"The groundwork of all happiness is health." - Leigh Hunt

Types of delusions and customary delusional themes

Delusions are available in many forms, but all of them have one thing in common: the people affected by them can’t be convinced that something they consider in just isn’t true. These unshakable beliefs vary from individual to individual and impact different areas of their lives.

Delusions could also be a symptom of a psychotic disorder comparable to schizophrenia or could also be an individual's only mental health problem. If that is the case, it is known as a delusional disorder.

In delusional disorder, the person has an unfaithful idea, experience, or memory and believes that the delusion is especially essential or meaningful.

Some researchers divide delusions into five categories:

Mood or atmosphere: This includes the eerie, strange feeling that the world around you is threatening or strange. People affected by this sort of delusion feel tense and confused because they can not work out what has modified of their environment, but they’re convinced that something is flawed.

Perception: This sort of delusion is more in regards to the person affected than in regards to the outside world. What the person believes is real, but he attaches an unreal intending to it. This intense focus goes beyond what makes rational or emotional sense and may feel urgent and private.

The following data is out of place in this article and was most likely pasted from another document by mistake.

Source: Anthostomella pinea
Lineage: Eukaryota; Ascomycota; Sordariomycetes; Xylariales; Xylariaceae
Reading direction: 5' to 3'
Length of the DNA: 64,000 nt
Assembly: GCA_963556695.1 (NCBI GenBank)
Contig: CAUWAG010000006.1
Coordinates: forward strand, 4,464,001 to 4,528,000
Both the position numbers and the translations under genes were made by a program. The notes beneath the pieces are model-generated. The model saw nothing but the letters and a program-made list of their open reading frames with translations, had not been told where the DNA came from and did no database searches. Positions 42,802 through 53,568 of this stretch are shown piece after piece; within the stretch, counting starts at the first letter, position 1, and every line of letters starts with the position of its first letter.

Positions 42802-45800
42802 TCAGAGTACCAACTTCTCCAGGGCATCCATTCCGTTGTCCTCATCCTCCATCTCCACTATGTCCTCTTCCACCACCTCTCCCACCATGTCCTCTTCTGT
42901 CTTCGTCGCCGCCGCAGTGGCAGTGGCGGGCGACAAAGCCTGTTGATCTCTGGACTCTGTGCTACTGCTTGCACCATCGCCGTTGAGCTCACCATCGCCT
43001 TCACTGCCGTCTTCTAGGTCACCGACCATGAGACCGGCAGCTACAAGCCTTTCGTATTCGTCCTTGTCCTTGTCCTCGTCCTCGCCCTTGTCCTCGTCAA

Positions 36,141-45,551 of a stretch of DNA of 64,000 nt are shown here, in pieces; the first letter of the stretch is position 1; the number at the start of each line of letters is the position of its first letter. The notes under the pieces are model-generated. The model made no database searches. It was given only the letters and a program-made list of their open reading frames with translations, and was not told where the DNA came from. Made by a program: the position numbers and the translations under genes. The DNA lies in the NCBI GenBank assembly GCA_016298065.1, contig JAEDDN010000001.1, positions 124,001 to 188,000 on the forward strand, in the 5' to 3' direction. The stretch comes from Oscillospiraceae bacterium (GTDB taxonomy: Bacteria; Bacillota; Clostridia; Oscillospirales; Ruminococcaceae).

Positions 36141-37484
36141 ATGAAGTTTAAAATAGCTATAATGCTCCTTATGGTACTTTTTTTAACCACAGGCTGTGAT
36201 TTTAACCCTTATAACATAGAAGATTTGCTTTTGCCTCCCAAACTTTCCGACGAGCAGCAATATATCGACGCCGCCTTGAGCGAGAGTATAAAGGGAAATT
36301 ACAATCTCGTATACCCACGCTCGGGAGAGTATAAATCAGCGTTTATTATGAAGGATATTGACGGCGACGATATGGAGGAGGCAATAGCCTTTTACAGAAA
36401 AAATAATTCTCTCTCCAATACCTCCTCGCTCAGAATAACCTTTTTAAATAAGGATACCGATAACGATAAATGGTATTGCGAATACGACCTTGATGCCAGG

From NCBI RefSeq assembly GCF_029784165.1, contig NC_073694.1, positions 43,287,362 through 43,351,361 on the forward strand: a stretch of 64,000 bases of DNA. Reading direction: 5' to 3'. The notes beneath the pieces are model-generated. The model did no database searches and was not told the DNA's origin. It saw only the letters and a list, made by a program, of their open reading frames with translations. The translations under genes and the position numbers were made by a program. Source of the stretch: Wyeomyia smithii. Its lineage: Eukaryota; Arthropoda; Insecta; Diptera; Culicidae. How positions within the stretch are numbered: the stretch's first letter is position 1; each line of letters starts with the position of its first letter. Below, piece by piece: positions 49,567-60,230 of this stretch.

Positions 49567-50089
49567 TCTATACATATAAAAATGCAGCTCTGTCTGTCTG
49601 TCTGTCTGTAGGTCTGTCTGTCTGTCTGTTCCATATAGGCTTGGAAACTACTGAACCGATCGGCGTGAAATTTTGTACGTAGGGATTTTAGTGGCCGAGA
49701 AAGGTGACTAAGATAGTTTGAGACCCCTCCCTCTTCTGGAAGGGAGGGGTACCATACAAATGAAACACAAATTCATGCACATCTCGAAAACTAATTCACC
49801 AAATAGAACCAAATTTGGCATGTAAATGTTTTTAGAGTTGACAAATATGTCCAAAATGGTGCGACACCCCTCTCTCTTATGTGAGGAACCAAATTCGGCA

Memory: In this case, the person's delusion is an inaccurate memory of something that happened previously.

Ideas: This sort of deception involves complicated, sophisticated thoughts that come out of nowhere.

Consciousness: With this kind, persons are very aware of a specific experience. They don't hear, see, or feel what's happening on the planet around them – it's just a particularly vivid idea.

Each person's personality, family background, and culture influence the delusions they’ve. There are many alternative topics, but some crop up more often than others:

  • Persecution: This is predicated on the concept an individual or object is attempting to hurt you or work against you.
  • infidelity: This involves unusual jealousy or possessiveness towards one other person.
  • Love: This is an obsessive love that takes over every other thoughts or idea that somebody famous or unknown is in love with you.
  • Religion: Delusions of this kind will not be necessarily attributable to fervent belief, but somewhat by the environment wherein the person lives.
  • Guilt or Unworthiness: This issue is common amongst individuals with depression.
  • Great: This is when an individual feels that themselves, certain objects or certain situations are crucial, powerful or worthwhile.
  • Negation or nihilistic: This theme involves intense feelings of emptiness.
  • Somatic: This is the false assumption that the person has a physical or medical problem.
  • Mixed: This occurs when an individual is affected by delusions involving two or more themes.